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The Black Widows

Clarion Review (5 Stars)

In this tense, fast-moving thriller, murder victims are turning up with their chests slashed. NYPD Detective Zach Dayan, an ex-Israeli cop, needs plenty of wit to connect the seemingly unrelated cases from around the country. Working with his junior partner Harry Scarpia, he witnesses autopsies and queries a cardiologist friend for advice—while young Harry may succumb to the wiles of a sexy suspect who has a great body and a .45-caliber handgun she calls Boom Boom. Before getting into police work, Zach had spent two years as a medical student, which serves him well in this case. The first autopsy scene may remind mystery fans of Tess Gerritson’s gasp-inducing cadaver cut-ups—this is meant as high praise. There is also a spectacular scene where an unknown assailant runs Zach’s car off the road and sends him to the Emergency Room.

Meanwhile, what are the killings about? All of the victims have something sought by a pair of apparently harmless Jewish women, Ruth and Sarah. Author Doug Zipes takes readers through a number of sharp twists that come back to the Black Widows, a secret group of Arab women whose husbands have fallen in the service of jihad. Nothing will suit these women but utter, blind vengeance against the West, and the individual killings are but a prologue to a main event the world will never forget. Meanwhile, Zipes weaves in plenty of back story without slowing the overall pace.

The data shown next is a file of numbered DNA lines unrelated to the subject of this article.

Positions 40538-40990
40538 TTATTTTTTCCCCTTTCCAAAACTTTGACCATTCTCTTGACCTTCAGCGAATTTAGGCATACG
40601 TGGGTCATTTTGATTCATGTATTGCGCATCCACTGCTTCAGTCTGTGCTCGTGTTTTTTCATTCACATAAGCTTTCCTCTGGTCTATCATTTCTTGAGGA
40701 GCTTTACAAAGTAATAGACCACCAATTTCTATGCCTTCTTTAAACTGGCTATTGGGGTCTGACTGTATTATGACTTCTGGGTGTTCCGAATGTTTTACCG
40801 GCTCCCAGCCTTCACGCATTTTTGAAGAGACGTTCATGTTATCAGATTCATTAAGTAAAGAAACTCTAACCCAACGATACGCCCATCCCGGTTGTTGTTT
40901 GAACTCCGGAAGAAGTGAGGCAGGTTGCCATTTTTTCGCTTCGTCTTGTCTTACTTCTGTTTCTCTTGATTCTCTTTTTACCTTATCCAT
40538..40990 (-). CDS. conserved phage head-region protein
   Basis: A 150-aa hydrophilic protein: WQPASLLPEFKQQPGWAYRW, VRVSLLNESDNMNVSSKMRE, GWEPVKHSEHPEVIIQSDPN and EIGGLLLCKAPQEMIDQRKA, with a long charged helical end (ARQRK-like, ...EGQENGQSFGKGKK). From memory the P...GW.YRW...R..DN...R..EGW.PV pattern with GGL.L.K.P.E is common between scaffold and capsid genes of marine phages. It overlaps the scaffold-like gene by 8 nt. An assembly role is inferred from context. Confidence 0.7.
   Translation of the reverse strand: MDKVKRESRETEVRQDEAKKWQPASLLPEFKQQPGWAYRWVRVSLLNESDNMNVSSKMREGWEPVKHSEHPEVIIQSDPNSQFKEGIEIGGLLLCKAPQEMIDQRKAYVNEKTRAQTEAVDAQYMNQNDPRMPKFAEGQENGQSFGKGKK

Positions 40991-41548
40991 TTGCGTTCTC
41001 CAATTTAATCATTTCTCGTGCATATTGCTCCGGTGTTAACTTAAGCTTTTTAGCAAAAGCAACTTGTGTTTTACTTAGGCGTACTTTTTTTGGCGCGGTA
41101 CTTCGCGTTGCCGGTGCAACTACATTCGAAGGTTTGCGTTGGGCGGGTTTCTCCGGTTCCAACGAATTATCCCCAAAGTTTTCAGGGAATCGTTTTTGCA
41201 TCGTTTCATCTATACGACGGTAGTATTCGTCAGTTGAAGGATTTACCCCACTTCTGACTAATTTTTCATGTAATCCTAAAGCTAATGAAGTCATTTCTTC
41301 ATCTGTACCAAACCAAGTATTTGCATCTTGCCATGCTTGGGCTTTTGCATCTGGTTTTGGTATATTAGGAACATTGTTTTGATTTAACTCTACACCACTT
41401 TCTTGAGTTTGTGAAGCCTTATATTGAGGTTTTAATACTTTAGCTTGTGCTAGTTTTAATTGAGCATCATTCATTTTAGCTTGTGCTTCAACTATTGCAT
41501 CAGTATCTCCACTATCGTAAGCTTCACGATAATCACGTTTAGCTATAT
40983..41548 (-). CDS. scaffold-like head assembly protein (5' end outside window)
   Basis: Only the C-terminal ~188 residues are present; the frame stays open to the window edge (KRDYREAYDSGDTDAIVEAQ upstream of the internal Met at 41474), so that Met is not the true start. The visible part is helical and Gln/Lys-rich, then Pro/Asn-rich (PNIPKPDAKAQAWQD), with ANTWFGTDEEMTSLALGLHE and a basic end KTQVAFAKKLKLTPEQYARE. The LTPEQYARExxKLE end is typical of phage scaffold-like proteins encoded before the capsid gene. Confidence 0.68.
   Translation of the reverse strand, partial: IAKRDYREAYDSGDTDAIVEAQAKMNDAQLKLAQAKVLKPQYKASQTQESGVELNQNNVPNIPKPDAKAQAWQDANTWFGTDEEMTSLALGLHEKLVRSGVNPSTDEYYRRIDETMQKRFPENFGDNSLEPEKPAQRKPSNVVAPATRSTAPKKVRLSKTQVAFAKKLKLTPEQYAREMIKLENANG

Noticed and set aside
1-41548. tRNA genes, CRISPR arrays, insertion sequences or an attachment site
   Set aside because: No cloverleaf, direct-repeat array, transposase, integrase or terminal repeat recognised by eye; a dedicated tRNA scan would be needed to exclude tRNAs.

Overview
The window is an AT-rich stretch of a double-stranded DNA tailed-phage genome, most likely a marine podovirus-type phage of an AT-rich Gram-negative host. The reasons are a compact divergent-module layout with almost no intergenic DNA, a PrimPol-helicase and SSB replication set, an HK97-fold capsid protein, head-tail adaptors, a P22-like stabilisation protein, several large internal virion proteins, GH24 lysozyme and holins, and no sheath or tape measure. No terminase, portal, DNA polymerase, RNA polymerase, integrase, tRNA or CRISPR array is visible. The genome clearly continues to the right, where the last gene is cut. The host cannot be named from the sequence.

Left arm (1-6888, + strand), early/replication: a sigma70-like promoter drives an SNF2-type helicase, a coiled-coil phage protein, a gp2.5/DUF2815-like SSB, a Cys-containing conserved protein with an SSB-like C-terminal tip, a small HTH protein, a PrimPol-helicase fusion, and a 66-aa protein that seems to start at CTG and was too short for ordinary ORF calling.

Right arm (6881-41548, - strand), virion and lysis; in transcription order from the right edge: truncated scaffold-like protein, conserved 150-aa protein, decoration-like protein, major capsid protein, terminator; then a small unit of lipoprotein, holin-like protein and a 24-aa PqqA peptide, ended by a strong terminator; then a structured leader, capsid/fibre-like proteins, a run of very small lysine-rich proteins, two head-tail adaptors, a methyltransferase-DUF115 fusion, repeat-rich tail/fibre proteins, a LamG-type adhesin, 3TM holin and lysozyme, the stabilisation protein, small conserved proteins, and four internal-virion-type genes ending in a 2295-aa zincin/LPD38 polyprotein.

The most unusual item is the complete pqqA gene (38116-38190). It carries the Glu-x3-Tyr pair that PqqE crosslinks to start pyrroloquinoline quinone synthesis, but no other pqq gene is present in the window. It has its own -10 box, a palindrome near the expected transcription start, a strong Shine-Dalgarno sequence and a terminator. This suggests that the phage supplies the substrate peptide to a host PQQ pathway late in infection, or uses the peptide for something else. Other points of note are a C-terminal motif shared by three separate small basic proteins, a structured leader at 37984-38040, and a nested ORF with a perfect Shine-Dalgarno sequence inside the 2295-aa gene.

The only concern about The Black Widows is the sense of a world divided between the good guys of the West and the bad guys of Islam. The world doesn’t need or benefit from such stark divisions. Fortunately, Zipes slightly softens that impression late in the book.

Many of the chapters feature Zach Dayan’s first-person point of view, and he comes across as a decent man whose ex-wife Miriam and children still love him. Other chapters show the shadowy Wahad, who assists the Black Widows in exacting their vengeance. In his path of discovery, Zach comes in for serious unpleasantness while tension escalates at a brisk pace that moves literally to a cliff’s edge.

Zipes himself is a cardiologist and a Saturday Evening Post columnist. Readers will sense that he knows his way around morgues and ERs. The Black Widows equals the quality of traditionally published thrillers in every way and stands out as one of the best in a sea of thrillers.

Bob Sanchez